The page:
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Barbariansí Martin Castrogiovanni, centre, gets to grips with British & Irish Lionsí Owen Farrell, left, in Hong Kong yesterday.
Barbariansí Martin Castrogiovanni, centre, gets to grips with British & Irish Lionsí Owen Farrell, left, in Hong Kong yesterday.

Rugby union: Lions' Owen Farrell far too hot under the collar

Owen Farrell needs to curb his tantrums in the face of provocation on the British & Irish Lions tour, says Paul Radley

It took only three minutes for the myth to be dusted off. After the first kick at goal of the 2013 British & Irish Lions tour, all were agreed that Owen Farrell had an imperturbable temperament.

On account of the fact he managed to kick over a straightforward penalty from more or less in front of the posts. All without falling out with the ball in the meantime, or trying to deck the kicking tee, or gloatingly applaud the crossbar for his fleeting victory.

Give it another five minutes, and maybe he was not so ice-cool after all. Fair enough, he was confronted by some serious provocation, just about avoiding a smashed face as Schalk Brits's swinging left arm at a ruck washed over him. The sweaty conditions at Hong Kong Stadium were clearly good for something.

Brits is a teammate of Farrell's at the English Premiership club Saracens. With friends like that, you wonder if the young English fly-half needs the tour full of enemies who await him in Australia.

"Because of the match, he is getting a yellow," said Steve Walsh, the referee, as he ushered Brits, the South African hooker, towards the sin bin for a 10-minute sit-down.

The intimation being Brits would have been sent off had this been anything more serious than a Baa-Baas jolly up.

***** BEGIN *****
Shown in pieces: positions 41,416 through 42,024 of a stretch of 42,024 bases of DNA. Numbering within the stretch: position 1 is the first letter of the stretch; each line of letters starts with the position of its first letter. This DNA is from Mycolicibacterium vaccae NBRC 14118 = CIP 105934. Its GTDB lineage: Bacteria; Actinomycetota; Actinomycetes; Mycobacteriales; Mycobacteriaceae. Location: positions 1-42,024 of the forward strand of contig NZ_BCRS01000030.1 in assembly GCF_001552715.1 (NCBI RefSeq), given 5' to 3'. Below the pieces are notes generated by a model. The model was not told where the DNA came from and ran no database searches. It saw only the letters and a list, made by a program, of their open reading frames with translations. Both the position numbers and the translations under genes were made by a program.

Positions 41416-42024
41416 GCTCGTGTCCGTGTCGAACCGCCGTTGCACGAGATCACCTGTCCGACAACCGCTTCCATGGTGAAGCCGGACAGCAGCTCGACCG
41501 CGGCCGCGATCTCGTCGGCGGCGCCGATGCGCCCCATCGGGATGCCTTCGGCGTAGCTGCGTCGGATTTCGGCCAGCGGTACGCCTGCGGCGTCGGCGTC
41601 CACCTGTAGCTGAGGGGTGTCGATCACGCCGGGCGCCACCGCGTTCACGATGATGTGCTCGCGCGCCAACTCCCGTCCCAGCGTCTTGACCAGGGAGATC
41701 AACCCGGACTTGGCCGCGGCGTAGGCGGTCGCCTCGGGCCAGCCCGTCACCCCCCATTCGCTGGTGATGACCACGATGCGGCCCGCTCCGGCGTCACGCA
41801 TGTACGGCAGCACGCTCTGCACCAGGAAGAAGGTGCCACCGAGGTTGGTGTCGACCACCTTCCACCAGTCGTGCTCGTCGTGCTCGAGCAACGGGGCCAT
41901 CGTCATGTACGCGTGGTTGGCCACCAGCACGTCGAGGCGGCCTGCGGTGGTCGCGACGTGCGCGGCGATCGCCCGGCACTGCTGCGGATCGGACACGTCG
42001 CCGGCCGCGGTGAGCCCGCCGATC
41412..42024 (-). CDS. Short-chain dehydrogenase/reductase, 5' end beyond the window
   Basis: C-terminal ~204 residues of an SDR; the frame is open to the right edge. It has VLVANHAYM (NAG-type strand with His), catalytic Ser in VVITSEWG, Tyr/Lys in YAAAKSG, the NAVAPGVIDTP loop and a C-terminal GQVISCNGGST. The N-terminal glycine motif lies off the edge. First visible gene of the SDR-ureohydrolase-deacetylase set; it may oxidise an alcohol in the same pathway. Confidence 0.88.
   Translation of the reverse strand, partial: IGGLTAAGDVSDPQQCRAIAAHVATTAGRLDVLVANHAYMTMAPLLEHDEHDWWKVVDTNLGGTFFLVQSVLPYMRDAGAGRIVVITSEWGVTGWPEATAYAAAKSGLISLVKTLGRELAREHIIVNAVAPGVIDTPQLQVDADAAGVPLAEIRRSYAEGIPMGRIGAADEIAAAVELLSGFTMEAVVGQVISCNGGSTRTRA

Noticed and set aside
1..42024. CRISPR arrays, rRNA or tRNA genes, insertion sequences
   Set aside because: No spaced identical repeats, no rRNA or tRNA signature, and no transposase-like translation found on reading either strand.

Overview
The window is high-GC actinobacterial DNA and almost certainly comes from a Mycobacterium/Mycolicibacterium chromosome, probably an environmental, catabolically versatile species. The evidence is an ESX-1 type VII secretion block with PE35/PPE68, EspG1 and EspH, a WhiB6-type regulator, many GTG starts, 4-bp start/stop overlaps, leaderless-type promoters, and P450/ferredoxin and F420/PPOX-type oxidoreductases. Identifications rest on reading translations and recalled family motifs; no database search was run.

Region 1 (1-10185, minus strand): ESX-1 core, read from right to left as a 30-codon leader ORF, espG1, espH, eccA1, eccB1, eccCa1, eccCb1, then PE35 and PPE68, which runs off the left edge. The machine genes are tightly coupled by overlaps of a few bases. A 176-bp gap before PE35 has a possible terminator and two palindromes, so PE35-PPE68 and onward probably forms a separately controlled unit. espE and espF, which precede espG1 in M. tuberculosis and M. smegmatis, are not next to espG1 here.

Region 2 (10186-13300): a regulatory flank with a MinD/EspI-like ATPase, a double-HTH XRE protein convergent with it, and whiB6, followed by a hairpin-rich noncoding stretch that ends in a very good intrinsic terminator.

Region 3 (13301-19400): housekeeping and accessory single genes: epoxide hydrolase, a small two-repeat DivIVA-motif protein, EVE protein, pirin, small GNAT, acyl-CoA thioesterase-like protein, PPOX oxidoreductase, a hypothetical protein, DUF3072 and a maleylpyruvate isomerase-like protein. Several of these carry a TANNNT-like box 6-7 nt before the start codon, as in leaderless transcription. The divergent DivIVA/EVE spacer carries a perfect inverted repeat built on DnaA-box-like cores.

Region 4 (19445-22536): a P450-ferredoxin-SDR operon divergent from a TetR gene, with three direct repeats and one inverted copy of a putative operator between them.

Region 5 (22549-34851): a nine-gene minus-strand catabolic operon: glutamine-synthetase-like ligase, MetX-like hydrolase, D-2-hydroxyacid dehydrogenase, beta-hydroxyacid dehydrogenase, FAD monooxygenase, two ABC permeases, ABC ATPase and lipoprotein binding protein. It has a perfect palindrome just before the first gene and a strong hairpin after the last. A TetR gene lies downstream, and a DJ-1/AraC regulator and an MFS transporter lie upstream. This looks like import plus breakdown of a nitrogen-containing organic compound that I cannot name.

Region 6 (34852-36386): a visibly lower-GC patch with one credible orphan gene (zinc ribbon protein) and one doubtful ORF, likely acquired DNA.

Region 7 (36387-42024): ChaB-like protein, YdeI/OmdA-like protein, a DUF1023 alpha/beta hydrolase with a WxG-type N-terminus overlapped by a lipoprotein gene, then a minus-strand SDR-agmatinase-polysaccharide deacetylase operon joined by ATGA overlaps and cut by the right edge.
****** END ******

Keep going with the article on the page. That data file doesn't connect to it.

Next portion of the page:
No harm done? Do not be so sure. What do you think watching Australians made of Farrell's ensuing reaction, with all its rambunctious arm flailing, then puerile, mocking applause as Brits made his way to the bin?

They will be licking their lips. They must have been thinking: if we need to wind up Farrell to put him off his game, it is going to be so easy it will not even be fun.

And not even the Wallabies Test side, either. Forget rugby's mythical Corinthian spirit, everyone wants to do their bit to help out when the Lions visit.

The idea of testing a debutant tourist fly-half physically and mentally is not exactly a novel one.

The last time the Lions went there, Duncan McRae (who later played in the No 10 shirt at Saracens that Farrell now wears) unleashed a horrific attack on Ronan O'Gara, the Lions stand-off.

The 11 punches to the face left O'Gara with a ghastly wound that needed eight stitches, in that series 12 years ago.

Thankfully, seldom has such blatant brutality been revisited, but a few players may be lining up for a dig at Farrell in the coming weeks, having seen yesterday's antics. If they can get a rise out of him, all the better for the host nation.

As it is, the England fly-half is likely the second choice for the No 10 shirt for the first Test on June 22, with Jonny Sexton representing a slightly more experienced option. If he does not curb the tantrums, Farrell may not even be that high in the pecking order.

pradley@thenational.ae

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